If Experience is the Best Teacher and Simulations approximate Experience, then it follows that Simulations can provide a great opportunity for learning in the context of Leadership PD.
So how does this work?
When approaching the challenge of Learning, it is important to first acknowledge that there is distinction between learning from ‘teaching’ and learning from ‘experience’. Once we have that as a baseline of understanding then we can examine how or where learning happens in ‘experience’. In the context of this posting, I am going to focus on how learning can happen in a manufactured experience or in a simulation. A key distinction of ‘learning from experience’ is that any experience can be valuable, good-bad-or indifferent. This is because, often, the experience helps us to improve our judgment in the future.
“Good judgment is the result of experience. Good Experience is often the result of bad judgment (Chad Checketts).” Therefore, when it comes to simulation, or manufactured experience, the exercise needs to be compelling and in context so that the student can process it as a realistic experience, but beyond that, there is flexibility.
So where can/does the learning take place? When it comes to designing experience, there are a number of learning levers that I have found in my almost 30 years of utilizing simulations that we can leverage to make the experience both meaningful and developmental. It is important to note that the learning can come with any one of these items as well as in combinations, therein lies the power of simulation that it provides numerous opportunities for developmental engagement and the learning flows from there.
Once the students are engaged the opportunity for learning grows dramatically and increases their interest in further learning. The learning levers include:
1. The Narrative – This is the story, or the case if you will. Because of the power and potential of storytelling, just reading the narrative can provide insights and opportunities for development.
2. The Media (when appropriate) – Given the engagement power of storytelling with simulations, sometimes, even text driven simulations can be highly effective. Text can even be a first choice in designing simulations because they provide an opportunity to present issues without the distraction that often comes with Media. Furthermore, text provides both flexibility and scalability because it can keep cost down, increase speed of production and insure that the application can be easily updated overtime. It also keeps the size of the files down.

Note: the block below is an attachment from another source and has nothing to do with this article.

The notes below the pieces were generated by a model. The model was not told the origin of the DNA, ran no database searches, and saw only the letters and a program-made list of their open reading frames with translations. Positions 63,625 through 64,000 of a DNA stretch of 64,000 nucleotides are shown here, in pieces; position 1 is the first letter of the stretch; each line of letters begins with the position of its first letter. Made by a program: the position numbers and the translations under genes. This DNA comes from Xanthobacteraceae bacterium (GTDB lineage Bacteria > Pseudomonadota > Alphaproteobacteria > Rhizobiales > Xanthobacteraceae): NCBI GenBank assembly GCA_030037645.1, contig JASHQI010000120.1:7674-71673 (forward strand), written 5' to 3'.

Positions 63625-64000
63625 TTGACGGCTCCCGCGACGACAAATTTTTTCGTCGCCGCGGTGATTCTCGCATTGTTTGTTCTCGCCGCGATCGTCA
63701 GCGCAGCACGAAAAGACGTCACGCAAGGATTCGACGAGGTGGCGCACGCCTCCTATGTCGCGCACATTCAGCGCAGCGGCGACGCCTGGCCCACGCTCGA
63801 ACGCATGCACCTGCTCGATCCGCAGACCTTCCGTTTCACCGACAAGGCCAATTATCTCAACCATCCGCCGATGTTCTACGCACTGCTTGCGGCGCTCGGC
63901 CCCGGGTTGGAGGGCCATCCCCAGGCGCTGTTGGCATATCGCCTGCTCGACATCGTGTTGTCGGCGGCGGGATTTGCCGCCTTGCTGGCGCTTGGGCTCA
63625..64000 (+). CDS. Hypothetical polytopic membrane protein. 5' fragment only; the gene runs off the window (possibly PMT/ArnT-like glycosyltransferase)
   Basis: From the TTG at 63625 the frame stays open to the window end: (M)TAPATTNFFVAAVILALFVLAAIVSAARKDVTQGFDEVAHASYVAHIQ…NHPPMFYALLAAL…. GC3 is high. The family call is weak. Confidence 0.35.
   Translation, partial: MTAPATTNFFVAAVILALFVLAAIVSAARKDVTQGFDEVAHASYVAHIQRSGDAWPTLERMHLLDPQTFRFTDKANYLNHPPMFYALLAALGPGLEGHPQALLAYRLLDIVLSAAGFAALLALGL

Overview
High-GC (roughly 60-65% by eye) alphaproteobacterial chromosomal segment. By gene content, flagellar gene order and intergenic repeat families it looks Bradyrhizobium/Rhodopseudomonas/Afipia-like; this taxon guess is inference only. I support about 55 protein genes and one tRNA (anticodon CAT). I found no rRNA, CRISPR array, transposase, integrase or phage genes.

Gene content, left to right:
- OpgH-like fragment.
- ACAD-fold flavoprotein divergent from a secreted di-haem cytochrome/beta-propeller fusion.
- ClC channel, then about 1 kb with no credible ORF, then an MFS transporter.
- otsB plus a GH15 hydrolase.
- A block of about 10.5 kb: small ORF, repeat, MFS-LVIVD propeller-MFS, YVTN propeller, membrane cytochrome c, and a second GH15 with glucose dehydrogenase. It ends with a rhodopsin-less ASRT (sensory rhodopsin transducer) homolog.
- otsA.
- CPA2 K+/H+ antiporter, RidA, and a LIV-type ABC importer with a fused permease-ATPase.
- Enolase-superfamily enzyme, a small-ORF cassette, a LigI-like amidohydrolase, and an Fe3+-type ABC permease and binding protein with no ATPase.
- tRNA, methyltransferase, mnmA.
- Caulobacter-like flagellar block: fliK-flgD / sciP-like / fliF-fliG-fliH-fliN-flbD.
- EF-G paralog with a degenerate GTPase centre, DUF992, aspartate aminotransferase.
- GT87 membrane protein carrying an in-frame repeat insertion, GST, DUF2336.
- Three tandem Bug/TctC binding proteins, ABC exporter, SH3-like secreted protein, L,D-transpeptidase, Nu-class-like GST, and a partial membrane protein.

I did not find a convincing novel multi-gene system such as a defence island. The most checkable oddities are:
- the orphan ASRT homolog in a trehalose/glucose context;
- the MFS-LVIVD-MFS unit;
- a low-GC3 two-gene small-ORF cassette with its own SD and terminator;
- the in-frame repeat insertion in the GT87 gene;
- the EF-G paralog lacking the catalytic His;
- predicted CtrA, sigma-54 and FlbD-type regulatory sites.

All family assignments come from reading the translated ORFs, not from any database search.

However, when it comes to contextual and interpersonal issues, often there are things we need to see or benefit from hearing and so use of Media is another potential ‘Lever’ that can be used. Capturing non-verbal communications and cues can be valuable both in what they convey and allow participants to practice noticing, depending on the design.
3. The Choice Options - Given that the key benefit of learning from experience is improved Judgment, making a decision is an important part of the experience equation. Approaching a decision point, a fork in the road, prompts critical thinking and an opportunity to exercise judgment. This is part of the ‘art form’ of sim development in that how we articulate choice can be both evocative but also provocative. After all, if an option prompts a knee-jerk or visceral response, it is an opportunity to reflect on why that was a reaction and whether the response is sourced in rational thinking or not.
By engaging in critical thinking, by creating muscle memory around exercising judgment before action, is a valuable learning opportunity irrespective of what comes next, let alone have the opportunity for the Experiencing of Consequences.
4. Social Learning I – If the simulations are being delivered in a group setting of some sort, the opportunity for group discussions around the narrative or around the decision choices provides an additional opportunity for organic and collaborative peer-sourced learning. Realistic and contextual scenarios can evoke discussion around an individual’s experience that they find relevant.